BOSTON—For the past several years, Capital One has surveyed multifamily industry participants at the RealShare Apartments conference to assess market sentiment for the coming year. The results, shared exclusively with GlobeSt.com show that multifamily is getting tighter but is still a more reliable choice than other asset classes. Brian Sykes, Boston-based SVP of Capital One Multifamily Finance, reviews the implications of the findings and adds his own perspective on the subject in the commentary below.
The views expressed below are the author’s own.
I was surprised by the responses to two questions that we always pose in our annual Capital One RealShare Apartment survey. The first: “What is the one topic that keeps you up at night?” More people named global uncertainty (34 percent) than interest rates rising (23 percent). From what I’ve heard, I would have expected these two percentages to be reversed. The timing of the survey—right before the election—might have influenced the results, but I think that interest rates are of more concern than industry participants let on.
Financial Engineering Has Become More Prevalent
As a lender, I can tell you what keeps me up at night, and that’s the amount of financial engineering—in the form of variable-rate debt, shorter-term paper, and extended IO—that some investors say they need to produce attractive IRRs. It worries me to hear about investors who get spooked when interest rates rise into the 4.25 to 4.50 percent range on ten-year money.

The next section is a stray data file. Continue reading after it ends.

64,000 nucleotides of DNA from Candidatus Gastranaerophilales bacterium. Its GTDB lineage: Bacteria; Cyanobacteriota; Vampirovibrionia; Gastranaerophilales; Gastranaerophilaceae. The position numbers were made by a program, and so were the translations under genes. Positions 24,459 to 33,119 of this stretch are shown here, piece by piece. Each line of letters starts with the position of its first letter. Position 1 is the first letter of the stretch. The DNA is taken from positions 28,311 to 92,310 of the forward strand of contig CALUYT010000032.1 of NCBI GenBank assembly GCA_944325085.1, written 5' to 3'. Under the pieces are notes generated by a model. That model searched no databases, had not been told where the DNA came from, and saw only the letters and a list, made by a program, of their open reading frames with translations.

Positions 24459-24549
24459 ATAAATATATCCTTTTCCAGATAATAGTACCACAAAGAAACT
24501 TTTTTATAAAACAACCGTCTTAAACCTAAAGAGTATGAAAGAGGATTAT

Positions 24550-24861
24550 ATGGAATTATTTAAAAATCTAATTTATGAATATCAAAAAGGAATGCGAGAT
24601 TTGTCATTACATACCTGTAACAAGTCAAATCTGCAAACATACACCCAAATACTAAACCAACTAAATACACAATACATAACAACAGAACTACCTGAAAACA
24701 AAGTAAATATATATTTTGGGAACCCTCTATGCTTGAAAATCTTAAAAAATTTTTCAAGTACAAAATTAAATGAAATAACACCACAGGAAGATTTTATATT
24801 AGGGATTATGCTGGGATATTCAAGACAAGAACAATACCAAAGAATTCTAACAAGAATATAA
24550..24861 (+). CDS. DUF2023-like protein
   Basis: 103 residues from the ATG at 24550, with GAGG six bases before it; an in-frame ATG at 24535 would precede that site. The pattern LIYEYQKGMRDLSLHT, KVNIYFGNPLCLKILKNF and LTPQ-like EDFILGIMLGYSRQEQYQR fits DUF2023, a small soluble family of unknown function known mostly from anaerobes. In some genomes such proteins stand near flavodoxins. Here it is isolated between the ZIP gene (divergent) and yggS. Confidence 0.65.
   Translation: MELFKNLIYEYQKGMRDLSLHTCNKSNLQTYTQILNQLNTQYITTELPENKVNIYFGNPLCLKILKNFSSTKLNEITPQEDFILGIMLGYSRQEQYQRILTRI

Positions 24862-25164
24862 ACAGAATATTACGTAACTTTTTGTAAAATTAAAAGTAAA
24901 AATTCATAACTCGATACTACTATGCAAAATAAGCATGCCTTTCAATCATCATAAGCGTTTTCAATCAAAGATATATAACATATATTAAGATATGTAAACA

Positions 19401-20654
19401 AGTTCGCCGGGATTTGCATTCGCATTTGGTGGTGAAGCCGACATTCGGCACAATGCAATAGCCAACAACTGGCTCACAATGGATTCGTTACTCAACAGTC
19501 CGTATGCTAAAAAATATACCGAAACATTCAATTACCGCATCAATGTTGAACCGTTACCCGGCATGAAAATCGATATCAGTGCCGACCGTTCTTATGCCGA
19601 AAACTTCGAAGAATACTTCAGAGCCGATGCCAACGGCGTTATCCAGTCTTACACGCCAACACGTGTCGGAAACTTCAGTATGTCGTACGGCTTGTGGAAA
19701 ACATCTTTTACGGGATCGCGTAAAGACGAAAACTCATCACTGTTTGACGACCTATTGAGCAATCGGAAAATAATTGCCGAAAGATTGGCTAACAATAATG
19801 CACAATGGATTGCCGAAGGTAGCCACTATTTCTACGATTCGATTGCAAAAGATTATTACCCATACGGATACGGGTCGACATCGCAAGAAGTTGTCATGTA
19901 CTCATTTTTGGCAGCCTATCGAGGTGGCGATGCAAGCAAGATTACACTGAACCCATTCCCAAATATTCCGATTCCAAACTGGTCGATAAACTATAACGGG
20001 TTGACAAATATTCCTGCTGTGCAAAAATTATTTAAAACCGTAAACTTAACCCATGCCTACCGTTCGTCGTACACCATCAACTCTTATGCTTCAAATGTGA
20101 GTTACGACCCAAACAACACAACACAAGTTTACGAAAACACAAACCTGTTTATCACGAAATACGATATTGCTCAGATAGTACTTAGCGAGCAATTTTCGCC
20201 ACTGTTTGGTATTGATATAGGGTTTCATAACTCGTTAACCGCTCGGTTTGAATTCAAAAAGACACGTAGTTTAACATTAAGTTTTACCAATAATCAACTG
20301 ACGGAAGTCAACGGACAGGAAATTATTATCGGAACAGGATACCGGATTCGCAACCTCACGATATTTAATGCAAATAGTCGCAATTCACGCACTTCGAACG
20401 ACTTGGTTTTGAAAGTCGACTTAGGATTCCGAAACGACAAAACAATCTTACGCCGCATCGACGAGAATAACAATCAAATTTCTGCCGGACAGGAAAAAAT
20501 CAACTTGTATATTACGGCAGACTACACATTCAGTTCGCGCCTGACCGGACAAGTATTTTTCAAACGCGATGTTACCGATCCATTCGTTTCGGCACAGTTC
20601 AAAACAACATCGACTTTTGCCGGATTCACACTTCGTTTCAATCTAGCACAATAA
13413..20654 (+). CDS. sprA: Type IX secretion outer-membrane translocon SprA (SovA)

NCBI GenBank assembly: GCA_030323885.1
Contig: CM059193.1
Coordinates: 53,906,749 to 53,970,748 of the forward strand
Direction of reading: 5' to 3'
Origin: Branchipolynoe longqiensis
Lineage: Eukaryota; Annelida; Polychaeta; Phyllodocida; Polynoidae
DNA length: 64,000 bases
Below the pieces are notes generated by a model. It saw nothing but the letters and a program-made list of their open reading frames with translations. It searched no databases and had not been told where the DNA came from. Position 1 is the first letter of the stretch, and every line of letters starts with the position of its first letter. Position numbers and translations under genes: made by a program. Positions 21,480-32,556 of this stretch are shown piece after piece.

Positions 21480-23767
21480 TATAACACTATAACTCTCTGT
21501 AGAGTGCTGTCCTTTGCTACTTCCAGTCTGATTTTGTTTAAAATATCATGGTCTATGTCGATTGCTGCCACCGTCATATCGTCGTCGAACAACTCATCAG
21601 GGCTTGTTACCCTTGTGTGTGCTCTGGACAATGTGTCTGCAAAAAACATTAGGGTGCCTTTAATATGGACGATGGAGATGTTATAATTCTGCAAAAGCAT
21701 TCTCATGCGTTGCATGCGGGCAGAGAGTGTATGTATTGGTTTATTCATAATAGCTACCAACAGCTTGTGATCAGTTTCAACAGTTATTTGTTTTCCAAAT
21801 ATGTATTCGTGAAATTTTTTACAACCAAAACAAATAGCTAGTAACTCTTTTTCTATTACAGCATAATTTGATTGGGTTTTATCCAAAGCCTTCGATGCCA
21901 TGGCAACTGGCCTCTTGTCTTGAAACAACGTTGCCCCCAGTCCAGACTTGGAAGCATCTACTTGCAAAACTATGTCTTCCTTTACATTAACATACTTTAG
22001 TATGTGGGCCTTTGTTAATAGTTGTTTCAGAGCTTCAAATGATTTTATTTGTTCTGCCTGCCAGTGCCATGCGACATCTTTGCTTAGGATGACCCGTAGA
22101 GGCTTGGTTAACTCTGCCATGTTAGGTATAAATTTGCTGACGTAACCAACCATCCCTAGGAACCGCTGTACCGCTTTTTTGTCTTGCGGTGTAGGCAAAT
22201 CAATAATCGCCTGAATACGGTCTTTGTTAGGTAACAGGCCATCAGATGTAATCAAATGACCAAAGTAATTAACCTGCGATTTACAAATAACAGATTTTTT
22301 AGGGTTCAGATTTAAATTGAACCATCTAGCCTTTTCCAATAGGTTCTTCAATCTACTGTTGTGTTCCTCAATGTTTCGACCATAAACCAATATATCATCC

Some of this is a response to rising valuations, but I think this mindset reflects the complacency that has grown up around the incredibly long run of low interest rates we’ve experienced. Interest rates have been so low for so long that I think we’ve come to think of Treasuries in the 2 percent range as normal. Clearly, when it comes to interest rates, we need to recalibrate our expectations.
In fact, if we look at the global uncertainty response as a proxy for concern about interest rates, the high level of anxiety begins to makes sense. Investors are worried about any events that might cause interest rates to rise even slightly and sink their deals.
Given the Options, Multifamily Is Still an Excellent Choice
The second finding that surprised me was the number of survey participants who said they would be net buyers in 2017 (51 percent) as opposed to net sellers (20 percent). Here again, I would have expected the results to be reversed—and perhaps to see more respondents say they planned on being neither net buyers nor sellers.
One of my clients, however, set me straight: “Where else would you go?” he asked. He pointed out that returns in the bond market are terrible, and with the stock market so high, it’s a difficult time to get into equities. Right now, the 7 to 8 percent preferred rate of return available from multifamily—in addition to the upside appreciation—sounds pretty good.
I had to admit he had a point. All the fundamentals point to continued growth in multifamily. With unemployment down substantially and housing prices on the rise, renting is an attractive choice, especially for millennials. Certainly, there are some cities with a little overbuilding, especially on the Class A end, but we’re talking about vacancy rates dropping from 2 to 4 percent to well-accepted historical levels. In these times, a B/B+ asset in need of a little value-add in either a primary or even a secondary market seems like a very good place to put your money.